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Welcome back Emery Lee who is with us today to talk about her latest release, Fortune’s Son. Emery visited us last year with The Highest Stakes, an incredibly well-researched debut set in the Georgian racing world.

Lee brings the atmosphere of the Georgian era to life with lush descriptions that beg the reader to see, hear, feel and touch it all….suprising twists and turns that are reminiscient of Fielding’s Tom Jones or Defoe’s Moll Flanders — Kathe Robin, RTBookReviews
Emery is giving away a signed copy of Fortune’s Son to one lucky commenter chosen at random.
Welcome, Emery! Tell us about Fortune’s Son.
Fortune’s Son is the story of a complex and tumultuous romantic relationship between two people who despise and buck the world they live in but must maintain themselves in it nonetheless. Philip is a young adventurer, the disowned black sheep of an aristocratic family and Susannah Messingham is beautiful widow left upon her husband’s death with little means to support her extravagant lifestyle. While at an upscale gaming house she observes Philip winning at the tables and sets out to use her feminine wiles to persuade him to teach her. Philip, however, is not as malleable as she had hoped…

How did you come up with the idea for Fortune’s Son?
Philip and Susannah (Sukey to her intimates) are major secondary players in my first novel, The Highest Stakes, and characters who almost stole the book! Although part of their complex relationship is portrayed in my first book, I realized at the end of it that there was so much left to tell about them. How did they actually meet? What really drove them apart? Will they every have a happy ending? I had to write their story because they demanded that I do so!

What is risky about Fortune’s Son?
Honestly everything! Philip and Sukey are gamblers – people who rely on Lady Luck for even their daily bread. They are so very different yet mirror one another in many ways. She harbors a secret scandal and Philip is constantly at war with his family. She’s a widow with a social position to maintain and eight years older than Philip, who is virtually penniless, yet, the attraction between them is undeniable. Although clearly evident from their first meeting, they both fight it tooth and nail, but it is bigger than they are. In the end, however, love prevails and they are both shown to make tremendous sacrifices for one another.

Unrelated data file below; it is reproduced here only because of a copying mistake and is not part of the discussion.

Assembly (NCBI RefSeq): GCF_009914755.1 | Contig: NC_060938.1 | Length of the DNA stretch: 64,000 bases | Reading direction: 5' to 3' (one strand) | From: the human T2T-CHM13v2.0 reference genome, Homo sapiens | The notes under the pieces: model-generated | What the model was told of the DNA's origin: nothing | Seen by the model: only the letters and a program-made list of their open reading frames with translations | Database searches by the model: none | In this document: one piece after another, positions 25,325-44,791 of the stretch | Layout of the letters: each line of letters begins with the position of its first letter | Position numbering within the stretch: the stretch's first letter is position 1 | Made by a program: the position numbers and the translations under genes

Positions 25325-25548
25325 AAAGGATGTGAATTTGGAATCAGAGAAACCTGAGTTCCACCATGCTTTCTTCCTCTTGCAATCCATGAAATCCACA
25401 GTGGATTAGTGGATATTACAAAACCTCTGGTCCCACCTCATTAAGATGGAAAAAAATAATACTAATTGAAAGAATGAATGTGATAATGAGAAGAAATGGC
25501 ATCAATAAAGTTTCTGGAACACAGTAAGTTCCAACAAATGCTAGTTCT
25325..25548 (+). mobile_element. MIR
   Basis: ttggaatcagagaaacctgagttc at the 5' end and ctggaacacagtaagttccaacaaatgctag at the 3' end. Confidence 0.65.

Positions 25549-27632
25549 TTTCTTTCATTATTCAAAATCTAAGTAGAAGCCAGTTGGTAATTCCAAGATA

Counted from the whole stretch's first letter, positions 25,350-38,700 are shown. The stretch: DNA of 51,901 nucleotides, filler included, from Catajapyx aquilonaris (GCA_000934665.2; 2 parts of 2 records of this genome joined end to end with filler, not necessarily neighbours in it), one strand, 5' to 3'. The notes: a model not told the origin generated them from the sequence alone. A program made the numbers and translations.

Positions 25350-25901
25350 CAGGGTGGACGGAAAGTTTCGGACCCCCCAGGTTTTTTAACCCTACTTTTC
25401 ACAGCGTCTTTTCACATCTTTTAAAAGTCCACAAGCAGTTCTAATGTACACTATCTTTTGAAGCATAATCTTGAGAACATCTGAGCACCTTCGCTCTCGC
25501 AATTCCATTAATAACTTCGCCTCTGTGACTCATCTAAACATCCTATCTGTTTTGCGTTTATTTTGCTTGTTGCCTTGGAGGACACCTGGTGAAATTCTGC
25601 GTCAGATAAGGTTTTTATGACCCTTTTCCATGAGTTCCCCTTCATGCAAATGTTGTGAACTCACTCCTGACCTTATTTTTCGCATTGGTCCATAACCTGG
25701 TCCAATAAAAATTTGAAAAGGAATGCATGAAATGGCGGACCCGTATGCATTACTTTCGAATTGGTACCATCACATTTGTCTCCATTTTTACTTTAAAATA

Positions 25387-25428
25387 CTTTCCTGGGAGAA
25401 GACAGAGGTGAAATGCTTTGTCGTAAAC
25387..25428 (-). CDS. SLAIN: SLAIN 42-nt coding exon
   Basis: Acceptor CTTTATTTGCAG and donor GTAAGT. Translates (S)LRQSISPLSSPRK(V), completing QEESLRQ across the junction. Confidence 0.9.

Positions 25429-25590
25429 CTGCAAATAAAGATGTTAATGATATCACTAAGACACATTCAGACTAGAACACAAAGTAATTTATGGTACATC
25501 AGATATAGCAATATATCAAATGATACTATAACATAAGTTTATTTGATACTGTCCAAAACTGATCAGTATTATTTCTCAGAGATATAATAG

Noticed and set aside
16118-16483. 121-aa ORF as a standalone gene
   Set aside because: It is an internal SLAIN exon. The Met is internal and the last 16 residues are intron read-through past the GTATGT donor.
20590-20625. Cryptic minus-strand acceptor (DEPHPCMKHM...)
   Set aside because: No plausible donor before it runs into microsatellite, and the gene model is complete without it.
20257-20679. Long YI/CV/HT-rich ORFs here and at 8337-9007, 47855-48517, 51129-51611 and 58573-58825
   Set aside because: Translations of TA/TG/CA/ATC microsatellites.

Did you come up with any interesting research while writing this book?
Tons of stuff and almost all of it is in the book! I wanted to build the Georgian world as it has never been depicted in a romance novel – the sights, the sounds, the places and events that were part of my characters daily lives. This included everything from the play house to pugilism matches. I also incorporated many real historical figures into all of these scenes to make them more vivid. Two of my favorite scenes are Philip and George at the cockpit and the scene where Lord March tells Philip and George about his famous carriage race, a true event that I used in the resolution of my story.

You really love the Georgian period. Can you tell us why?
My very long answer to this question can be found in my blog post “Why I Love the Georges”, but the short and sweet response is:

“Why the clothes, dahling!”

What is next for you?
My very next release is actually an erotic historical romance novella, A BREACH OF PROMISE, from Ellora’s Cave. I’ve written it under the pseudonym Victoria Vane because it’s so unlike any of my other work in tone, style and sensuality level. It’s very light and witty but also very sexy, a story I like to think of as kind of Heyer-esque but with lottsa heat! My next Emery Lee project (PG13 again) is very exciting. It’s a full length romantic historical novel, working title, CHASING VENUS. Set in the mid- Georgian period, it involves science, discovery and high seas adventure between a couple who could not be more diametrically opposed to one another if they tried. For readers who relish conflict in a romance – it’s sure to deliver!

Diane, here, again. You’ve all read lots of historicals. Name any game of chance that was popular during the Georgian period. Or ask Emery a question. Make a comment for a chance to win a copy of Fortune’s Son.

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One of my favorite TV shows is I Survived… on the Biography Channel. On this show a person sits against a black background and tells their story of survival. There’s no reenactment, just flashes to photographs and videos of the locations where the story took place. It is surprisingly effective. Some people tell stories about surviving the elements, a snowstorm, the ocean, the jungle. Others tell stories of surviving abduction or assault by robbers or strangers. Too many stories are told by women who survived attempts to kill them by husbands or lovers.